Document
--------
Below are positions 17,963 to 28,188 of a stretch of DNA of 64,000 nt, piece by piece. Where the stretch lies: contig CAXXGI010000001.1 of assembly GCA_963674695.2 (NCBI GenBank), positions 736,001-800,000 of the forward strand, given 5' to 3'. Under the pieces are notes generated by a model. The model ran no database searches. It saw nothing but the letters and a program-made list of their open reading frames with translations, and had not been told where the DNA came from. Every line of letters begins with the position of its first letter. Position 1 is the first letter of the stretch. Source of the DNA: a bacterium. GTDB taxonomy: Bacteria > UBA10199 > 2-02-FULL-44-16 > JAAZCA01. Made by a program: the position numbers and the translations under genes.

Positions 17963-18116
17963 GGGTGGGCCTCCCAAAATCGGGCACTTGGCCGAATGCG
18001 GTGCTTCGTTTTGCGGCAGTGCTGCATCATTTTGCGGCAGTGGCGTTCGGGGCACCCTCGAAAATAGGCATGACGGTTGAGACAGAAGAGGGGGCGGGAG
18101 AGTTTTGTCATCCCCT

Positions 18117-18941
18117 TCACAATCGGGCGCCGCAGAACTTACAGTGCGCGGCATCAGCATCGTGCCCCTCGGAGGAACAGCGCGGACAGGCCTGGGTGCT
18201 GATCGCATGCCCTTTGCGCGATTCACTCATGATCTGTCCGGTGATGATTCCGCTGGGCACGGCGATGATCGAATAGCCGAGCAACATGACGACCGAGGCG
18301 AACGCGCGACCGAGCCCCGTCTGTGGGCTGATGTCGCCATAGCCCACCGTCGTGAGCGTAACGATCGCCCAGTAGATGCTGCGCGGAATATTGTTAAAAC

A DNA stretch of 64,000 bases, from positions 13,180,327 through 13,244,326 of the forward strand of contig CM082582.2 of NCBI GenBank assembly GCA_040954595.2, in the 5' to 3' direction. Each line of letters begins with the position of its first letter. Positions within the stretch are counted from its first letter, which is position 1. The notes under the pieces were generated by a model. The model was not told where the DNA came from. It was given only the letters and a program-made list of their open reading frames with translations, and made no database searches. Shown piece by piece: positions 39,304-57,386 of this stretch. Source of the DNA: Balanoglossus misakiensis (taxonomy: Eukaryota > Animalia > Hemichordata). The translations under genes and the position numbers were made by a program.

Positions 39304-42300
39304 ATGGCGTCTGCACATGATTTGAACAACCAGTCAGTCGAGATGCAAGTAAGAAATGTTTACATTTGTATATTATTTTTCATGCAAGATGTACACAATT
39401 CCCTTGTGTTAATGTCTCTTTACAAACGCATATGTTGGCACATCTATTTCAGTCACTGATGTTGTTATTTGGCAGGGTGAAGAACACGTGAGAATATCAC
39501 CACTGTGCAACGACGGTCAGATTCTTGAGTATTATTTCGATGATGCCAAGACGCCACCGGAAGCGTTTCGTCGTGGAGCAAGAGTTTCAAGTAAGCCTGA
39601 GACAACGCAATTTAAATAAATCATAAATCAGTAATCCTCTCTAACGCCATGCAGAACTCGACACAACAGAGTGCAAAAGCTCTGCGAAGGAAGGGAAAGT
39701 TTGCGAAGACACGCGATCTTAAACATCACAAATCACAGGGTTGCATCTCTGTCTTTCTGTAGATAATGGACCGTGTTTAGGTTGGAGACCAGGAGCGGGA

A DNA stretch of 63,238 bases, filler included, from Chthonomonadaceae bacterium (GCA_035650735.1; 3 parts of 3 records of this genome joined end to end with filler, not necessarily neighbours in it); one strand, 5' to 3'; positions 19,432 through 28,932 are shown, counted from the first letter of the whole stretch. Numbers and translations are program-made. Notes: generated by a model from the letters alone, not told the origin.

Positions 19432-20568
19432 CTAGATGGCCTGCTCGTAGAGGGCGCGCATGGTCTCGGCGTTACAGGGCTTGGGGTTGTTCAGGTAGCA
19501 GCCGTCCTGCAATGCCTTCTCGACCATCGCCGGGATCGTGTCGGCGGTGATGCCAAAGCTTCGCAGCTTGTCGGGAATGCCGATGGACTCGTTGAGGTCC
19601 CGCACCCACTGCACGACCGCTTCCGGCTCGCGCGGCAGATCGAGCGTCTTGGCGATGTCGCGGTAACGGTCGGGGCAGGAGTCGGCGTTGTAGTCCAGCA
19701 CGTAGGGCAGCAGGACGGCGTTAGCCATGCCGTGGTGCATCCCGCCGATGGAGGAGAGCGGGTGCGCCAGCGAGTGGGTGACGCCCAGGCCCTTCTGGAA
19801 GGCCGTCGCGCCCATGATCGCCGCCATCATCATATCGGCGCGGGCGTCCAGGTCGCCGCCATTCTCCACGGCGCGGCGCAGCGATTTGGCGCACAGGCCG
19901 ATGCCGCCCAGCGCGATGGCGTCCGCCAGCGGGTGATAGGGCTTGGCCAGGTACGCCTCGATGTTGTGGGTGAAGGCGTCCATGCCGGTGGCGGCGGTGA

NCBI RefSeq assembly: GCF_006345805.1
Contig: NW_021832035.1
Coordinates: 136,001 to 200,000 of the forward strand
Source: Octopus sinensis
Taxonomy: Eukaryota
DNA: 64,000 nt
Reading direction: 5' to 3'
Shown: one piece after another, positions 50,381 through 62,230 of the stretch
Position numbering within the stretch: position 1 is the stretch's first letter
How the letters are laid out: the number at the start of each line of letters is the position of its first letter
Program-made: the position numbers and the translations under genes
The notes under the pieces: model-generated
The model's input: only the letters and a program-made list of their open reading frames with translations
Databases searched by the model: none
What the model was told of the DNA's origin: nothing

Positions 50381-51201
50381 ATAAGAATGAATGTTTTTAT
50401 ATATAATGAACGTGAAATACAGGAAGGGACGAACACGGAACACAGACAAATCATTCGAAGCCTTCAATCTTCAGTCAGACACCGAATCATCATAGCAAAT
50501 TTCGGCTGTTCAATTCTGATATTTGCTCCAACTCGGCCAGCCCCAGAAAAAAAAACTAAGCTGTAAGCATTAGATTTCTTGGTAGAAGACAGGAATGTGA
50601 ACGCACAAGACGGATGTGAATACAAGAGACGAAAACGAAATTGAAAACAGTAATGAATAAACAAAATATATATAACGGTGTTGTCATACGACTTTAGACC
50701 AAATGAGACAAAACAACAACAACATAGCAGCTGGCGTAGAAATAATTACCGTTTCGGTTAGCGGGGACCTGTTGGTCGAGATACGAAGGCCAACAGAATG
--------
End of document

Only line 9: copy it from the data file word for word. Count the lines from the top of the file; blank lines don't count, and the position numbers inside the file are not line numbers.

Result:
18301 AACGCGCGACCGAGCCCCGTCTGTGGGCTGATGTCGCCATAGCCCACCGTCGTGAGCGTAACGATCGCCCAGTAGATGCTGCGCGGAATATTGTTAAAAC